Every week on The Wisdom Daily, we bring you our favorite reads from sources around the web. Topics on this week’s list include a memoir by Mary-Louise Parker in the form of thank you letters, the journey to picking your life partner, writing as a way to find answers to life’s questions, the science of eating on Thanksgiving and more. Whatever’s transpiring in your life, may you find the words of wisdom you need.
1. Letters of Love
“My brother and I have talked about this, how we always loved [our father] so fiercely, even when he was impossible and even though he imbued us with some of that impossible-ness, because we never questioned for one second that we were loved. I’ve never articulated this before, but I never, ever needed to hear the words I love you from my father because he did them every day, even when he was in pain or when he was intolerable or when he was difficult or when I was difficult. He did it when he was angry. He did it in his sleep. He just loved so fiercely, and so completely.”
“When you take a bunch of people who aren’t that good at knowing what they want in a relationship, surround them with a society that tells them they have to find a life partner but that they should under-think, under-explore, and hurry up, and combine that with biology that drugs us as we try to figure it out and promises to stop producing children before too long, what do you get? A frenzy of big decisions for bad reasons.”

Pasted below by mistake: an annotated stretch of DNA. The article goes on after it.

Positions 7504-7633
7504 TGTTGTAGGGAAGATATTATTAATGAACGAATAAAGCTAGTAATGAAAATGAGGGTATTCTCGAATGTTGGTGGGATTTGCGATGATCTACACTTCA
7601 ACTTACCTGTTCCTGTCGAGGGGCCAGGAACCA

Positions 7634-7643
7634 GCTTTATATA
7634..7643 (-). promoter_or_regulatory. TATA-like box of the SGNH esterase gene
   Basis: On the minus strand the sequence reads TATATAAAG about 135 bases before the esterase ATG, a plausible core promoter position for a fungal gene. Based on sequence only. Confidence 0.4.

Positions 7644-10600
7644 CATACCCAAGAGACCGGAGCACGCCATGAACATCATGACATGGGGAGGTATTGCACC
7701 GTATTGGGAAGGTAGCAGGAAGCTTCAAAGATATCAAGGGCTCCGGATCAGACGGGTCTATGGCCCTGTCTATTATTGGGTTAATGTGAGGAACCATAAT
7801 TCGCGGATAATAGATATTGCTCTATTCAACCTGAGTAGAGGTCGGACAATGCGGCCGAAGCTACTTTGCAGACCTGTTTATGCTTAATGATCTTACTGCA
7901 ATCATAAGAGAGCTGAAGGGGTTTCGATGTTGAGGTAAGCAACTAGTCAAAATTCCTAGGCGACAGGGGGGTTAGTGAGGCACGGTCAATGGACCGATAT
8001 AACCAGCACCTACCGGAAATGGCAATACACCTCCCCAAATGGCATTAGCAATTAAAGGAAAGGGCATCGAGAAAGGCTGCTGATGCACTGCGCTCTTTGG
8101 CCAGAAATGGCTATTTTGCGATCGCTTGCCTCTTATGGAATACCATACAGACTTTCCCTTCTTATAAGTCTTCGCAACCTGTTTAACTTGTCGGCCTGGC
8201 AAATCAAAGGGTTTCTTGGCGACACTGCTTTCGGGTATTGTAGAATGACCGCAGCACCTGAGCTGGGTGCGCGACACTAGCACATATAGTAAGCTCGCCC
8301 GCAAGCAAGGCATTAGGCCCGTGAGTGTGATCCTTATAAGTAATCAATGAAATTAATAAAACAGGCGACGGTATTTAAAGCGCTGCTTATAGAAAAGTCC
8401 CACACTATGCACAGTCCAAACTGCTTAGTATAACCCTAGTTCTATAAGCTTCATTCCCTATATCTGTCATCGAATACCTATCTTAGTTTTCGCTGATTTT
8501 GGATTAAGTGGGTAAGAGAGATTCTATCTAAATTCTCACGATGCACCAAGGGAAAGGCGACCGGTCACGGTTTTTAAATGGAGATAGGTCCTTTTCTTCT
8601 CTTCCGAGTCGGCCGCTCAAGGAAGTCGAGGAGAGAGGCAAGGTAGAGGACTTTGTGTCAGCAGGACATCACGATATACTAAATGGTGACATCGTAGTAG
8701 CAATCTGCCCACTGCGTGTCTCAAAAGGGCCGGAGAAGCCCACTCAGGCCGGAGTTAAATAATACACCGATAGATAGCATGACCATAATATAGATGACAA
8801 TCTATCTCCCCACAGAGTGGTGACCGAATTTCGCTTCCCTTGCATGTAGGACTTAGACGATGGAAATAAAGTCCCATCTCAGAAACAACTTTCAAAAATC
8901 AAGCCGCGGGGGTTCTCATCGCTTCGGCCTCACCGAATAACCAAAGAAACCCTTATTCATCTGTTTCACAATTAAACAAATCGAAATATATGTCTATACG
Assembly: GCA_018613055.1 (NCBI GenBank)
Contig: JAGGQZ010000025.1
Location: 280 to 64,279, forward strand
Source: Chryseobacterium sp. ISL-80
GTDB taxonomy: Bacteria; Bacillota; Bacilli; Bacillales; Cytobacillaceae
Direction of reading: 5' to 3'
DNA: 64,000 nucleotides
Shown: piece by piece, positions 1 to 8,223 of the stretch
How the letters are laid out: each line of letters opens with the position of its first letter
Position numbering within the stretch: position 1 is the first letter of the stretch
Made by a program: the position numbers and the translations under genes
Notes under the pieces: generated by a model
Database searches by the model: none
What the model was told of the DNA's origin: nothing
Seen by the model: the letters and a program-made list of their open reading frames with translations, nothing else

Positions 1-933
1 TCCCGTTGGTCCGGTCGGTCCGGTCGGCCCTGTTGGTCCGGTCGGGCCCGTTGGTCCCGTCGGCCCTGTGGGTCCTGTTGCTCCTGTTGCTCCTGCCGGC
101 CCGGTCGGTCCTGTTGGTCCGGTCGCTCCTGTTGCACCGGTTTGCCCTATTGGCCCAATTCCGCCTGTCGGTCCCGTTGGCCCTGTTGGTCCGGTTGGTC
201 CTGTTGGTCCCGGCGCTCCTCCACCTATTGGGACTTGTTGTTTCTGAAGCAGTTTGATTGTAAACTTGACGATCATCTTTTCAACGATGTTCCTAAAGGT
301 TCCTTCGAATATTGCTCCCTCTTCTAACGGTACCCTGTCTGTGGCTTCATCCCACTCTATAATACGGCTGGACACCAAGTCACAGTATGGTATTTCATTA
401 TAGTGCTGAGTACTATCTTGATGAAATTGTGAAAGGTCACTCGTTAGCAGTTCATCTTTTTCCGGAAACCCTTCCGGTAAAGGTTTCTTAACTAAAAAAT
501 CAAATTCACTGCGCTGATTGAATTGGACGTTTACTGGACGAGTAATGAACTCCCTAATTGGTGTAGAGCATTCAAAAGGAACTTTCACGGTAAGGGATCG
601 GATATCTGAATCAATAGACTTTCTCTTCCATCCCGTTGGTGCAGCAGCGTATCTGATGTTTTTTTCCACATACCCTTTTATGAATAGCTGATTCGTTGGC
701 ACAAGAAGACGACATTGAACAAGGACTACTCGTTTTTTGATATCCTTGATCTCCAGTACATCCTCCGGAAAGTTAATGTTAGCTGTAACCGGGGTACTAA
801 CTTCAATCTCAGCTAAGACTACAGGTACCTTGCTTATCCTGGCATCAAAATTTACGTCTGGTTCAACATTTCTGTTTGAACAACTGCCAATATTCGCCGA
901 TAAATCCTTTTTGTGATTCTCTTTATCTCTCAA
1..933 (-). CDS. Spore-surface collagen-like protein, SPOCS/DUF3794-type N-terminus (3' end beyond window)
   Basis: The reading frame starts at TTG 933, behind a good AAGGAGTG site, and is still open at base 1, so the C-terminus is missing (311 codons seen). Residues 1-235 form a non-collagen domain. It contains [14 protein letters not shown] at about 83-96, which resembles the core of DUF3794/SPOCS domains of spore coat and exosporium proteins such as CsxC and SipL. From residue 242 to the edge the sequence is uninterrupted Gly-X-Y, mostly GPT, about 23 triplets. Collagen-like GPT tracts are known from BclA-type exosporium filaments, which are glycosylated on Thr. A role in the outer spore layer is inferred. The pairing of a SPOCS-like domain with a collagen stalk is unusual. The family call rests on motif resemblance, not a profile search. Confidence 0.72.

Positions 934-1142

“At the end of the day, my writing always has to be spiritual for me. It’s not about the artwork or writing being consumable… The writing is because I have questions and I want answers. I’m trying to be true to myself and learn about myself.”
“I used to play basketball in college. I was a sub for a kid who was All-American, so I didn’t get to play very much, and usually it was at the very end of the game. If I was tired, frightened, or frozen, I didn’t play well. It came to me that I needed to be “in the game” before I ever got in the game. So I began to engage with the game, to yell at my own team, and point out things to them. And it worked–if I needed to play, I was already really into the game.”
“We typically balance one interest against another: liberty versus security, for instance, or community safety versus the constitutional rights of [suspects]. In practice, however, these exercises lead to demonization. That is the inevitable consequence of crusades that?purport to trace society’s ills to a particular group.”
“There’s a window of time during long meals when the people at the table don’t know whether or not they’re still hungry. When the hormone peptide tyrosine hits the brain, we know we’ve had highly caloric meals and need to stop, but before that we’re all just driving without GPS.”